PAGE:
Yet none of this is real and while it is based on reality it’s not exact or defined. It’s a lot like a movie where the viewers know the scene is set in New York, it’s made to look like it’s New York, but everyone pretends they are not in a larger room watching flickering lights two thousand miles away from where the movie was shot, that it, if it wasn’t made up entirely.

I think Alzheimer’s disease must be a lot like this in its early stages. The familiar looks strange and those who suffer from it can walk or even drive for hours trying to find a basis for the reality they’re experiencing. Imagine me trying to explain the places I’ve described to you in this piece but what if I was telling you this was real, very real, and the places, even though they were cobbled together from bits of my memory, invoked very real responses from my mind?

Imagine a person who has been strong and independent for a lifetime suddenly discovering being lost and trying to get help from someone who clearly thinks this old coot is out of his mind. It’s one thing to listen to someone tell you a dream is made up of former memories but quite another when those former memories pirate the mind and hijack reality. The fear, the same fear that walks the halls of our dreams, unfounded and based on nothing more than our thoughts, this same fear well may stalk some of us in our walking hours and it is that fear that is chief among those things in this life that scare the fuck out of me.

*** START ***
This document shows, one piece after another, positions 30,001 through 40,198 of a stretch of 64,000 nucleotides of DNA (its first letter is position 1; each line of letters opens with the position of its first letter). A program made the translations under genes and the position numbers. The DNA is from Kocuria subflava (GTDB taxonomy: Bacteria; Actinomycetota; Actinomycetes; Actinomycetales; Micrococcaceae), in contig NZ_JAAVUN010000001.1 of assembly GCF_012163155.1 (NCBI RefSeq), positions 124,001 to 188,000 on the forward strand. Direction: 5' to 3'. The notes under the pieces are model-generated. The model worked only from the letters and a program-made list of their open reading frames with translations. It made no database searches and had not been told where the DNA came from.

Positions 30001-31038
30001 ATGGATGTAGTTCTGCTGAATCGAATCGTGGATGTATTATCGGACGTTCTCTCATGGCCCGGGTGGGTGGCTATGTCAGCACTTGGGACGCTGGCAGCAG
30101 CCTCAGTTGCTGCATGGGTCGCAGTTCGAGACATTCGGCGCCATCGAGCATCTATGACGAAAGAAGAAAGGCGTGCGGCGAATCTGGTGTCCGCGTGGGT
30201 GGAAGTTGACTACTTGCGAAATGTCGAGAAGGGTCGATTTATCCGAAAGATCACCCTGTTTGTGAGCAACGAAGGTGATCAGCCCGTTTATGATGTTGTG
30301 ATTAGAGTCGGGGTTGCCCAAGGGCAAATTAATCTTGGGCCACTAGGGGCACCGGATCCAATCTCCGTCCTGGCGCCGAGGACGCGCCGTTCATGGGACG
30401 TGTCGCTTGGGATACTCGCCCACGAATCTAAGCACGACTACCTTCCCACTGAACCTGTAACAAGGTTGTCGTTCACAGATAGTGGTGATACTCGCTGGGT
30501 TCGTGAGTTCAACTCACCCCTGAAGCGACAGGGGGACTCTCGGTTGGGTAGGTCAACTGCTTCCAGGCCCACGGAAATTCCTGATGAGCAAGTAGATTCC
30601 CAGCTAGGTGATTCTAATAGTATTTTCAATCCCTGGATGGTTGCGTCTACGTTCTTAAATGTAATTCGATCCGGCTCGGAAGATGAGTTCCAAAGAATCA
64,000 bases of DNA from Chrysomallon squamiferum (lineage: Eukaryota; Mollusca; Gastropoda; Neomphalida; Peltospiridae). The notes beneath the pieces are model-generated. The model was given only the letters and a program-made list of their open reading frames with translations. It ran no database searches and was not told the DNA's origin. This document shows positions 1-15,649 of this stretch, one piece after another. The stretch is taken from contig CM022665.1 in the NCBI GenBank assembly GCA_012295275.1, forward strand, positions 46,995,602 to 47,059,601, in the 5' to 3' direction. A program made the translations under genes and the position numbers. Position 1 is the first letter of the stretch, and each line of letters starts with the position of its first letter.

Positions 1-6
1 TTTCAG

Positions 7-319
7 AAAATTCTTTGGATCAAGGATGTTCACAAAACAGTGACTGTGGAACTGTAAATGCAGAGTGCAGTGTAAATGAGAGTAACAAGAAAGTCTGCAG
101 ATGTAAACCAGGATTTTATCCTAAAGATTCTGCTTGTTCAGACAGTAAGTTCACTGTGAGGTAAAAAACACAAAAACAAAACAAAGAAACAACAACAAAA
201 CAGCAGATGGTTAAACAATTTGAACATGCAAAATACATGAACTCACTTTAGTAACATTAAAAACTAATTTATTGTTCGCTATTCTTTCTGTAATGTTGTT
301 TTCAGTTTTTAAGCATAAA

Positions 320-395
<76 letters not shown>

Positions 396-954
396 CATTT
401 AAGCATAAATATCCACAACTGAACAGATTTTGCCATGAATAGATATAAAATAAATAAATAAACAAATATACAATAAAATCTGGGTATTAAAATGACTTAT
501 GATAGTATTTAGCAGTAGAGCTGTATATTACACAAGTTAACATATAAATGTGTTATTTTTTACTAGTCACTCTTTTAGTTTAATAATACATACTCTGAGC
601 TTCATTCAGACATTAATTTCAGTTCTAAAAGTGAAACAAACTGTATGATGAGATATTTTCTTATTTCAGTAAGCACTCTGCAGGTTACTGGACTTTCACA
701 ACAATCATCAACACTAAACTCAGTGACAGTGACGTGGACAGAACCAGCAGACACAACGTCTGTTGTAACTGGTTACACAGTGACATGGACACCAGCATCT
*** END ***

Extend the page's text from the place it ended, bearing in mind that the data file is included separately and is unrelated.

The odd thing here is how silly fear is sometimes. Remember the dream this all started with in the dream? Remember the monster that was coming for the woman, the creature I had fired upon, five, or six times, how many fingers was I holding up anyway, do you remember? Yeah, that’s right that’s a photo of him at the top. As you laugh, and you should laugh because it is silly, really, it’s okay, but remember the next time that you see someone dazed and confused as to what it real and what is not, it was that creature that had me frightened still, past the end of my dreams.

Take Care,

Mike

2 comments:

  1. My paternal grandmother had severe dementia and "losing my mind" is a huge fear of mine. But, would I know it? My fear is I would.

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    1. I remember the day I tried running a six minute mile and really though I had a great run. But the clock was off by nearly ten seconds. Then the seven minute mile became a part of history too. I can still knock down an eight and the regression seems to have slowed, but that is all physical. Mentally, how do you gauge loss? If you lose your keys when you are sixteen you lost your keys but if you can't find your keys when you're fifty-five there's a small gnawing worry that it's more than just lost keys. I worked with a guy that came into work one day, said good morning to everyone in the office, then remembered something in his truck and went out. He sat in his truck for a while and when he came back in he had forgotten he had the first time. Years of alcohol abuse had taken its toll on him but I look back now and wonder, "What in the hell do you do when you realize this has happen?" What can you do? What are the options when you realize you're in a sinking boat and can't bail the water out as quickly as it's coming in? At what point do you not realize it anymore? What happens in between that point and the first? That scares me more than anything else in this world. Other than President Trump.